×
You will be redirected back to your article in seconds

I’m Not There

Pic resembles a film a precocious grad student in musicology might make about a creative hero.

With:
Jack/Pastor John - Christian Bale Jude - Cate Blanchett Woody - Marcus Carl Franklin Billy - Richard Gere Robbie - Heath Ledger Arthur - Ben Whishaw Claire - Charlotte Gainsbourg Allen Ginsberg - David Cross Journalist - Bruce Greenwood Alice Fabian - Julianne Moore Coco Rivington - Michelle Williams

A densely idiosyncratic, cubist-like cinematic portrait of a man who often calls to mind Bob Dylan, Todd Haynes’ “I’m Not There” resembles a film a precocious grad student in musicology might make about a creative hero. Stylistically audacious in the way it employs six different actors and assorted visual styles to depict various aspects of the troubadour’s life and career, the film nevertheless lacks a narrative and a center, much like the “ghost” at its core. Dylan fans and ’60s-era pop-culture mavens will constitute pic’s most reliable audience, as mainstream interest will remain unstirred.

Haynes’ unconventional approach to biography was no doubt the reason this became the first project about Dylan’s life anointed by the man himself, who allowed the use of his songs, both in original form and in covers. Dylan’s own taste in cinematic ventures has been questionable over the years, but “I’m Not There” is decisively superior to “Masked & Anonymous.”

As it jumps around in time and explores assorted Dylan personae backed by one of the 20th century’s most impressive greatest-hits collections, “I’m Not There” is never dull and rarely aggravating. Some of Haynes’ most daring ideas — such as having the youthful, Woody Guthrie-idolizing Dylan portrayed by an 11-year-old black boy, and expressing the impact of the Dylan-goes-electric Newport concert by having the singer and his band literally machine-gun the folky audience — come off surprisingly well, and the general let’s-try-this approach is broached in such a genial manner that it encourages the viewer to abandon any preconceptions and follow where Haynes leads.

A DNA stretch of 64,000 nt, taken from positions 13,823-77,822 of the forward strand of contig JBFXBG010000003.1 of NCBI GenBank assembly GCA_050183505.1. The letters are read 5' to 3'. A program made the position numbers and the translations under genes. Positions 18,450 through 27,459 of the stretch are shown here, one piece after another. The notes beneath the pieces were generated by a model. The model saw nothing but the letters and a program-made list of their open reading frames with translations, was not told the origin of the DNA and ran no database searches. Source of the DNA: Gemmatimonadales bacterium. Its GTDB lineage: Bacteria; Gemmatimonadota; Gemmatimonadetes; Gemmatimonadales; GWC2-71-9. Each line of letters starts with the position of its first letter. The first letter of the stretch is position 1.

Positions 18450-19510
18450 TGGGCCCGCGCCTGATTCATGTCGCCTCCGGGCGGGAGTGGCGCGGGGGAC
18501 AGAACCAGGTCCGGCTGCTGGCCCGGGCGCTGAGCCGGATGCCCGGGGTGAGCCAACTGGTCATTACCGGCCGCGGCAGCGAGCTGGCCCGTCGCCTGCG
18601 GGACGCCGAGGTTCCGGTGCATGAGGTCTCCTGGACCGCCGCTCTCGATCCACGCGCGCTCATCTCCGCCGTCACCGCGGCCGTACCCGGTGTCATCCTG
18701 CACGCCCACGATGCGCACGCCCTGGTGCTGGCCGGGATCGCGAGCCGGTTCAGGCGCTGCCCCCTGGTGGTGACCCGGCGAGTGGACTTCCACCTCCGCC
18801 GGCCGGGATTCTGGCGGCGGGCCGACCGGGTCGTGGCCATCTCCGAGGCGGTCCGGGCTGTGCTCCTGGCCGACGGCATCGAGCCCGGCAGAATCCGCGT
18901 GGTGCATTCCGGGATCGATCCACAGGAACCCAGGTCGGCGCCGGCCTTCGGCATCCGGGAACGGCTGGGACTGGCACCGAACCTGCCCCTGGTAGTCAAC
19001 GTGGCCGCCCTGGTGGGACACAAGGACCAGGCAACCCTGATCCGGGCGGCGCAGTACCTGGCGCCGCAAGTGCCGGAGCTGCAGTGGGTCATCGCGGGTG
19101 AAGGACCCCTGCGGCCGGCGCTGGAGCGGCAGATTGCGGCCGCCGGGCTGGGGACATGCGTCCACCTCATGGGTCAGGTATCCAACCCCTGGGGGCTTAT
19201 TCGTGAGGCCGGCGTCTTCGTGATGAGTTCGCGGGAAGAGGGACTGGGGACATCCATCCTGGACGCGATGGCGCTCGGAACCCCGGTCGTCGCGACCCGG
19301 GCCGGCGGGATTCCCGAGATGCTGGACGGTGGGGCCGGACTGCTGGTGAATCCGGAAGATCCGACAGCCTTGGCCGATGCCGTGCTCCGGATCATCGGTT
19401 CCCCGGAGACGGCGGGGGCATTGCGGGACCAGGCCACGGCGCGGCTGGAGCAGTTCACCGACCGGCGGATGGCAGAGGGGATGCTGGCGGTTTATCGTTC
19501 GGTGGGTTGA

Such open-mindedness is further spurred by the first “Dylan,” who receives significant screentime. Young Marcus Carl Franklin is charmingly forthright as a guitar-toting kid who, in 1959, rides the rails, ’30s-style, and identifies himself as Guthrie when he doesn’t claim to be Arthur Rimbaud. Little “Woody” is admired for his talent wherever he travels, until he is upbraided one day by a wise lady who admonishes him to “Live in your own time.”

And so he does, materializing in Greenwich Village in the guise of “Jack” (Christian Bale) and taking the progressive music scene by storm with “The Times They Are A-Changin’ ” and other early gems.

At this stage, pic begins to fracture itself, for good and ill. Heath Ledger turns up as “Robbie,” a moody actor who stars as a Dylan-like figure in a Hollywood film called “Grain of Sand.” A docu format reminiscent of Martin Scorsese’s “No Direction Home” takes over to accommodate straight-to-camera interviews with the likes of former intimate Alice Fabian (Julianne Moore), and the verite vein persists in an attempt to explain why Jack cut his ties with the protest movement shortly after JFK’s assassination, around the time Robbie meets painter Claire (Charlotte Gainsbourg).

Getting it on with Claire to the strains of “I Want You,” Robbie, in a charming scene, takes her to the country to pick up a motorcycle, and they eventually marry and have two kids.

The film suddenly jolts to life at the 40-minute mark with the cataclysmic New England Jazz & Folk Festival; not only is the music now plugged in, but the central figure, “Jude,” is impersonated by Cate Blanchett. Scrawny, her eyes often concealed by large shades and topped by a curly mop identical to Dylan’s at the time of “Don’t Look Back,” Blanchett is, appropriately enough, truly electrifying at first; she’s uncannily got down the skittish movements, wary eyes, curt mumble and occasional flashes of brilliance, and comes far closer than anyone else to approximating the Dylan the public knows.